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Risks and complications in rhinoplasty

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Author(s): Rettinger, Gerhard

Journal: GMS Current Topics in Otorhinolaryngology, Head and Neck Surgery
ISSN 1865-1011

Volume: 6;
Start page: Doc08;
Date: 2007;
Original page

ABSTRACT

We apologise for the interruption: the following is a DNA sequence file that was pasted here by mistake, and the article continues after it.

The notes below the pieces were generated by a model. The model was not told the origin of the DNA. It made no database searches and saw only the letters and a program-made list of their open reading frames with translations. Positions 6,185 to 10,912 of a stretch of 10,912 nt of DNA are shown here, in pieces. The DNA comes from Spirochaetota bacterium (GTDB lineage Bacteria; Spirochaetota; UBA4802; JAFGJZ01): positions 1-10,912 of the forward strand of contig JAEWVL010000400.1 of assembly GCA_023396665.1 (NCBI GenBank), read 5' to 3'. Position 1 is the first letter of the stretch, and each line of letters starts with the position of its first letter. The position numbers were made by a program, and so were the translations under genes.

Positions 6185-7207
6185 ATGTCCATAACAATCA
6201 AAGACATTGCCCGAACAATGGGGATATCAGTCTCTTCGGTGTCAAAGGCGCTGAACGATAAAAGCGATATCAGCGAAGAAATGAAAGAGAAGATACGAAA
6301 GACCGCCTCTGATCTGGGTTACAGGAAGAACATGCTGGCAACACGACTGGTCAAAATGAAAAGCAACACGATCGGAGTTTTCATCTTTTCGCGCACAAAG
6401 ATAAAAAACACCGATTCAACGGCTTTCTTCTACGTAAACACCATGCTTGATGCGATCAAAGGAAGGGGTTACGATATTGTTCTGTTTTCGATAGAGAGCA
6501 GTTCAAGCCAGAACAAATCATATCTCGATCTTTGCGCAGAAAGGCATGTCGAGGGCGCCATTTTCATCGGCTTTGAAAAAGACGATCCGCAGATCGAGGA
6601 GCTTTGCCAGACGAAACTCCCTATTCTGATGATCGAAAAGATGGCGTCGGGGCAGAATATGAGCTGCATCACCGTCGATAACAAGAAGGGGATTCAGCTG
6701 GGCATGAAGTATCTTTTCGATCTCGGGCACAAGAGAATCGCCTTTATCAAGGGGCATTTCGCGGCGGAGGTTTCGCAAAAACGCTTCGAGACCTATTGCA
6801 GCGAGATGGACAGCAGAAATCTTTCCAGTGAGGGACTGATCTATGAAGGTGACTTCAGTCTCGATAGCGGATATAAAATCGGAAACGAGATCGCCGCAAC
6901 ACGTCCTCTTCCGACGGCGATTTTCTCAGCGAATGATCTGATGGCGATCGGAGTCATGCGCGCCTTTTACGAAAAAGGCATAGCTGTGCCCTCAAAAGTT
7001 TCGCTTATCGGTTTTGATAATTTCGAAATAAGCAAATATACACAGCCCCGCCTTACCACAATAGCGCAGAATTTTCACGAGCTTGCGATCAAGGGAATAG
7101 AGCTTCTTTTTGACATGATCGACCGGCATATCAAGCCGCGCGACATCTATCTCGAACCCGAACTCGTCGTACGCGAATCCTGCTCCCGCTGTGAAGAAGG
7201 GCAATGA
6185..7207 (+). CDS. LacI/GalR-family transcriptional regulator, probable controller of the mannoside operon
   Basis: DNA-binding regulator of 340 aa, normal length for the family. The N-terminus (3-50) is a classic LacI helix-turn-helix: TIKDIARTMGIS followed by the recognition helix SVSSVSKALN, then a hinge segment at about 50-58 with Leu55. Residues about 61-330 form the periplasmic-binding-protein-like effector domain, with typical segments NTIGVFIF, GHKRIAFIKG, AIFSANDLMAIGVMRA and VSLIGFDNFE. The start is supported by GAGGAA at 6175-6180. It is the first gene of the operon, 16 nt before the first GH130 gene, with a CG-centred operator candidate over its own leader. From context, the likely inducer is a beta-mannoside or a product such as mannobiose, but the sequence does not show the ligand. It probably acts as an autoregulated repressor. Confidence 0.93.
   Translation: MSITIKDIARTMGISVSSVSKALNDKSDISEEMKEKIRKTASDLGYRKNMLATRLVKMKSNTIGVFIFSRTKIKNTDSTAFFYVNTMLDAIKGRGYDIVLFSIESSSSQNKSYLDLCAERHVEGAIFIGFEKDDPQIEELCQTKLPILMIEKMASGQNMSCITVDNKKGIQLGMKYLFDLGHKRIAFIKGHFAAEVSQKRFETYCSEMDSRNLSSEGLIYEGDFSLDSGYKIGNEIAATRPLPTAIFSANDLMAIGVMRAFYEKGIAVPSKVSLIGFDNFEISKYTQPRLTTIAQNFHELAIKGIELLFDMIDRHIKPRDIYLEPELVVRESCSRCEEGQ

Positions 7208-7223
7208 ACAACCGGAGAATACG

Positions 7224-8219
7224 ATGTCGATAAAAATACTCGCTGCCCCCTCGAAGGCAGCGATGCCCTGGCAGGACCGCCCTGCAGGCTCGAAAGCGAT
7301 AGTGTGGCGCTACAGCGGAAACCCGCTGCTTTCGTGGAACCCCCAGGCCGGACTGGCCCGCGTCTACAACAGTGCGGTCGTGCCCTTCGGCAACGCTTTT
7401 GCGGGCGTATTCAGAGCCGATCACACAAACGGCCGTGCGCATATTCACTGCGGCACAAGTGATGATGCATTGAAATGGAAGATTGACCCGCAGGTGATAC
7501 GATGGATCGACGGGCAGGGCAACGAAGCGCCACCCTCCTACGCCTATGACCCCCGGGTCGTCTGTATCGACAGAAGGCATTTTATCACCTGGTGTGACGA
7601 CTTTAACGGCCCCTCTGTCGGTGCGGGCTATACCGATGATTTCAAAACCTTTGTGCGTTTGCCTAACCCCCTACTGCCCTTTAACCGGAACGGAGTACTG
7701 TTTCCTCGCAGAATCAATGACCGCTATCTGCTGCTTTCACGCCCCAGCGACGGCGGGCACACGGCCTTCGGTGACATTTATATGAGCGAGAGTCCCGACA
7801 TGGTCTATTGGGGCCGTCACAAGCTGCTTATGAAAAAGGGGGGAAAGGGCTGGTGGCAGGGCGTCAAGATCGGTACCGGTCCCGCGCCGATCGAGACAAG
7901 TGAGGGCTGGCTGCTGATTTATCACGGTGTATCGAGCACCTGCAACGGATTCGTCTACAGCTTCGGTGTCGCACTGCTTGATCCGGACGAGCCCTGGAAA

Rhinoplasty is regarded to be associated with many risks as the expectations of patient and physician are not always corresponding. Besides of postoperative deformities many other risks and complications have to be considered.Reduction-rhinoplasty e.g. can cause breathing disturbances which are reported in 70% of all revision-rhinoplasty-patients. One has to be aware however that scars and loss of mucosal-sensation can also give the feeling of a “blocked nose”. The main risks of autogenous transplants are dislocation and resorption, while alloplasts can cause infection and extrusion. In this respect silicone implants can have a complication rate between 5-20%. Less complications are reported with other materials like Gore-Tex. Complications of skin and soft tissues can be atrophy, fibrosis, numbness, cysts originating from displaced mucosa or subcutaneous granulomas caused by ointment material. Postoperative swelling depends mainly on the osteotomy technique. Percutaneous osteotomies cause less trauma, but may result in visible scars. Infections are rare but sometimes life-threatening (toxic-shock-syndrome). The risk is higher, when sinus surgery and rhinoplasty are combined. Osteotomies can also cause injuries of the orbital region. Necrosis of eye-lids by infections and blindness by central artery occlusion are known. There are reports on various other risks like rhinoliquorrhea, brain damage, fistulas between sinus-cavernosus and carotid artery, aneurysms and thrombosis of the cavernous sinus. Discoloration of incisors are possible by damage of vessels and nerves. Rhinoplasty can also become a court-case in dissatisfied patients, a situation that may be called a “typical complication of rhinoplasty”. It can be avoided by proper patient selection and consideration of psychological disturbances. Postoperative deformities are considered as main risks of rhinoplasty, causing revision surgery in 5% to 15% of the cases. The analysis of postoperative deformities allowes the identification of specific risks. The most frequent postoperative deformity is the “pollybeak” when a deep naso-frontal angle, cartilaginous hump and reduced tip projection are present preoperatively. The pollybeak is the indication in about 50% of all revision rhinoplasties. Other frequent postoperative deformities are a pendant and wide nasal tip, retractions of the columella base or irregularities of the nasal dorsum. These deformities are very often combined and caused by a loss of septal support. This is why the stability of the caudal septum in septorhinoplasty is the key for a predictable result. Maintaining the position of the tip and the columella is one of the main issues to avoid typical postoperative deformities. The risks for rhinoplasty-complications can be reduced with increasing experience. A prerequisite is continuing education and an earnest distinction between complication and mistake.
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